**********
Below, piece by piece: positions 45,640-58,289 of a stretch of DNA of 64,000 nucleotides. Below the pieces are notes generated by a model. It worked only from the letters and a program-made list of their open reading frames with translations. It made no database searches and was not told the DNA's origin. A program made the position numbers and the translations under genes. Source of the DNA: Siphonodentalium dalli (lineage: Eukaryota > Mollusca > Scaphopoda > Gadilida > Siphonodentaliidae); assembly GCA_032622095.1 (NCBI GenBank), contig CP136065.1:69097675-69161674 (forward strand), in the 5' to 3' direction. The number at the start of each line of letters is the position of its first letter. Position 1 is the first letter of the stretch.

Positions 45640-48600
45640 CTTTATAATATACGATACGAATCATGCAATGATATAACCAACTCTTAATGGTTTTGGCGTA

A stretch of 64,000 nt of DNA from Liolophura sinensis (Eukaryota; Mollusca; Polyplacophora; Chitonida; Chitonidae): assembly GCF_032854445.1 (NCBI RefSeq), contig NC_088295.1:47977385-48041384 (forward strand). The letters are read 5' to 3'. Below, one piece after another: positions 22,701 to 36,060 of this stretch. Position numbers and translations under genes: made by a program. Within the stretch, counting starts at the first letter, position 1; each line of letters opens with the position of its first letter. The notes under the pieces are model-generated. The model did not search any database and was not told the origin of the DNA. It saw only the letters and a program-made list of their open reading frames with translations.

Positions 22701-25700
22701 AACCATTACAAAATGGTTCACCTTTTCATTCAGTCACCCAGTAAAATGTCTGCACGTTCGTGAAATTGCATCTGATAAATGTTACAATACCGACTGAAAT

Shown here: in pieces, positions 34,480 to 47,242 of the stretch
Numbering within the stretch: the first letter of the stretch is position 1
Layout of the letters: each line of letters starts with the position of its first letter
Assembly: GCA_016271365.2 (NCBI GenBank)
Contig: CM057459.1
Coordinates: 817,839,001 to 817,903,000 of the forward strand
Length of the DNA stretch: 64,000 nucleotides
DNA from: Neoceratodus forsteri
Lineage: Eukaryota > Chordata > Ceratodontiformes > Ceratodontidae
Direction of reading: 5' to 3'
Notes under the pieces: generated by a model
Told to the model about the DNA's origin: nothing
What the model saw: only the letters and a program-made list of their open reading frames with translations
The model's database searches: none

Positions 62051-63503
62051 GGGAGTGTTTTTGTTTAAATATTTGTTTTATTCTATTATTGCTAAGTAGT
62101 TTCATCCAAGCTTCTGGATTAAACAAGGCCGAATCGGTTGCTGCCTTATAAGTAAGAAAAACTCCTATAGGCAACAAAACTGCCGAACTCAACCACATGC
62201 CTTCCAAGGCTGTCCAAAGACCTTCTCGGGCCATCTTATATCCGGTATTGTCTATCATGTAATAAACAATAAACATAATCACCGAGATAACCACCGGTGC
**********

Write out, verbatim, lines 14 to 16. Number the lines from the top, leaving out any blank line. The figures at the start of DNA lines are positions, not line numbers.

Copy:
DNA from: Neoceratodus forsteri
Lineage: Eukaryota > Chordata > Ceratodontiformes > Ceratodontidae
Direction of reading: 5' to 3'